Sometimes the readership eventually comes to rely on this newsletter to such an extent that you may charge heavily for a subscription.
Still another method of getting clients is writing a report. The report is a self-published version of the magazine article we discussed earlier. It is printed and bound professionally and offered either free of charge or for a low price (to cover expenses) by means of space advertising in your trade or professional magazine. It offers the solution or series of solutions to a common, current problem in your field. The back cover describes your consultancy with information about how you can be reached.
The psychology involved here is the same as that employed by a free seminar. These prospective clients with problems have identified themselves to you by ordering your booklet. They have, once again, in effect, raised their hands and said to you, "Here I am." You now have their names and addresses. You may contact them by phone to ask if you can be of any further assistance, you may personally invite them to your seminar, or you may send them your newsletter. They will now listen, because they have introduced themselves to you.
It is commonly accepted in this country that the person who writes a how-to book or manual on any subject is the leading expert in that field. Writing a book about a subject on which you are expert is not as difficult as it seems. After all, you are not producing the great American novel. It is simply a matter of organizing the information you already possess. If you have published articles you need merely arrange them into chapters with connecting text.
These, then, are the successful techniques for getting clients used by today's progressive consultants. Which of them should you use? I recently told my dentist that I didn't have the time to regularly and properly floss my teeth. I loved his answer. "O.K. Then just floss the ones you want to keep." Twisting and paraphrasing his advice: Ignore those methods herein described for those sources from which you don't want clients. But if you want a full client load now, not five years from now, you will do well to apply all of these techniques to your individual consultancy. Because thus positioned in your field, you will have eliminated your competition, you will have eliminated all risk, and you will have guaranteed the success of your professional future.
There is one more thing that will enhance the positioning of your practice and marketing effort. I refer to your credibility. Your credentials. Recall that when I started I had none, and that is what made it so tough for me that I had to take on my first client free of charge. In those days there was no such thing as The American Consultants League, an interdisciplinary national association I would have joined for additional accreditation. (The American Consultants League, 30466 Prince William Street, Princess Anne, MD 21853 (410) 651-4869 (410) 651-4885 fax.) Nor was there The Consultant's Institute - the educational division of The American Consultants League - which could have certified me as a CPC, Certified Professional Consultant (same address as the League). Credibility, credentials, accreditation - all from the Latin verb credere: to believe. I was long on talent and short on believability. But you needn't be.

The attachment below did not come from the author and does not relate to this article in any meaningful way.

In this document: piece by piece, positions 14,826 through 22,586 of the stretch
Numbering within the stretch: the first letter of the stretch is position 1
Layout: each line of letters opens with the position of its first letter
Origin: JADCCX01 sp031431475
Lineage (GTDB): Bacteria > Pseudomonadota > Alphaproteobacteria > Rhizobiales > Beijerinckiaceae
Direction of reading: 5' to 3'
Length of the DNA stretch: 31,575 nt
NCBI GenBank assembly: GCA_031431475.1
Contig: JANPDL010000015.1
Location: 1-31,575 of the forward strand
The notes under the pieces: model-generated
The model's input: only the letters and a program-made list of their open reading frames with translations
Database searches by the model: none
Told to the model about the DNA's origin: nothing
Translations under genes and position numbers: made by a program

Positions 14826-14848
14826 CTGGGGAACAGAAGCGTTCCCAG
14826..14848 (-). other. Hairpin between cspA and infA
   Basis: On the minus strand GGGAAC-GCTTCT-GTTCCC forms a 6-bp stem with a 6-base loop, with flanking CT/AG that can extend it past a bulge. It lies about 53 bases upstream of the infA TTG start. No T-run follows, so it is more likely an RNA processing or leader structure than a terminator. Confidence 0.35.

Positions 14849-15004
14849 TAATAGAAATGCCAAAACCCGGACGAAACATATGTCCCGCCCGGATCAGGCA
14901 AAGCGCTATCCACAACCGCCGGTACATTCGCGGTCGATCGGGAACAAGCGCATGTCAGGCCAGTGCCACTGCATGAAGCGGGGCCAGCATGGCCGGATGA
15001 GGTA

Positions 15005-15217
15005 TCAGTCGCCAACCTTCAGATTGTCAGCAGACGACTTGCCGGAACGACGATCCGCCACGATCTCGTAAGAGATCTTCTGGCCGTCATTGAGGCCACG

Let's take an example you are probably familiar with. Up until recently, you could not have heard a financial newscast or have read about the oil industry without almost always hearing or reading a quote from Dan Lundberg, publisher of The Lundberg Letter. If it had to do with crude oil, OPEC or the price of gasoline at the pump, he was quoted. This man had positioned himself as the oil expert; nobody did it for him.
I am proud to say that time and time again I am quoted with regard to the book publishing industry as well as the consulting profession. But it didn't just happen. A "grapevine" is started only when you yourself plant that seed.
Realizing that every good journalist keeps a reference file for any kind of future information he or she may require, a very astute public relations person (who is a friend of mine) developed a singular technique, which was passed on to me. You simply get a list of those journalists and columnists in your field and send them a pressure sensitive label (unpeeled) with your name, address, phone number, and description of your expertise (state-of-the-art of your technology, professional knowledge by subject, etc.). Be certain that the size of your label will fit any size of a Wheeldex or Rolladex. The information is then handy for the journalist at the moment the subject comes up. I send two labels; one for the publishing industry and the other for the consulting profession. It works. I am contacted. I am quoted. The quotes bring clients.
If you are a good speaker, your knowledge and opinions are prized by technical and/or professional associations in your field, provided that you will speak gratis or for a small honorarium. (They will always pay your travel expenses if the meeting or convention is out-of-town.) Solicit these lectures by letting these organizations know that you are available. Waive your fee whenever requested to do so; in return for this, the organization will distribute your brochures and brag about you (their speaker). This also brings clients to you.